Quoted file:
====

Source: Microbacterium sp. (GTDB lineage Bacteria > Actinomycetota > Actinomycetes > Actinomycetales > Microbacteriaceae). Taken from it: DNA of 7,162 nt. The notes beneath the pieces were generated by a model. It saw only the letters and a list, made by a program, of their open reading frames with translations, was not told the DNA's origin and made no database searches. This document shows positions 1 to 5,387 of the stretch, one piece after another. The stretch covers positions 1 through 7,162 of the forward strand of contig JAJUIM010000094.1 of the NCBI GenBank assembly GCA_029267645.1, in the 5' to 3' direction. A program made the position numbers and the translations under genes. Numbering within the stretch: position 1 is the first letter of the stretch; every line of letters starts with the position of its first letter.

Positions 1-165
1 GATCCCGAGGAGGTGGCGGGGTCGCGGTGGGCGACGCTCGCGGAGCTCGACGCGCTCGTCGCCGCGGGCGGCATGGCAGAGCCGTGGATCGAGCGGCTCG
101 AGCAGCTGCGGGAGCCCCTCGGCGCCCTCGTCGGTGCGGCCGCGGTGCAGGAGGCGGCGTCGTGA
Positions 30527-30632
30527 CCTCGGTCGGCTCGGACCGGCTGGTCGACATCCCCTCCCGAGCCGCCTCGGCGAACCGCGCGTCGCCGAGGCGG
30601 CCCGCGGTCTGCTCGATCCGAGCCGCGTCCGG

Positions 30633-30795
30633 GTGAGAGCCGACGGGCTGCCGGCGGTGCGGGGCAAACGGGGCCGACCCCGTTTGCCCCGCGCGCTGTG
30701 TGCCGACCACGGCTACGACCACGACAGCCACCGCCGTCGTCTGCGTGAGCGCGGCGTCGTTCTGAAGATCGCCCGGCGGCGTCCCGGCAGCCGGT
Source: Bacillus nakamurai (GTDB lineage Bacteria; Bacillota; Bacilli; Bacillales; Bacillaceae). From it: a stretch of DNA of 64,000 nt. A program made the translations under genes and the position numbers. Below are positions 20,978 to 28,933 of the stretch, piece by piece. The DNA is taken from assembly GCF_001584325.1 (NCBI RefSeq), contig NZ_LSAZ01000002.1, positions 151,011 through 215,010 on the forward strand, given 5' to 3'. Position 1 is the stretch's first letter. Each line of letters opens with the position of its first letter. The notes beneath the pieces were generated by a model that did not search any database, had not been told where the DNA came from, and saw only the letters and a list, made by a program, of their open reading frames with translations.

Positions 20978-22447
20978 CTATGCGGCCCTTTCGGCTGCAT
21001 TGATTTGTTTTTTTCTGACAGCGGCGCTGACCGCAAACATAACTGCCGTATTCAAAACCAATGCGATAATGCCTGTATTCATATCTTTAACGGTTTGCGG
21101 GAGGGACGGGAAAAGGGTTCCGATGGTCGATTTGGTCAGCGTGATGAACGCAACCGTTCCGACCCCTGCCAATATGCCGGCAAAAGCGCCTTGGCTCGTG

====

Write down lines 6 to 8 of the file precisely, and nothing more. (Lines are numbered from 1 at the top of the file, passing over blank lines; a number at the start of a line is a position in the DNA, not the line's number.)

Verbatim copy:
30527 CCTCGGTCGGCTCGGACCGGCTGGTCGACATCCCCTCCCGAGCCGCCTCGGCGAACCGCGCGTCGCCGAGGCGG
30601 CCCGCGGTCTGCTCGATCCGAGCCGCGTCCGG

Positions 30633-30795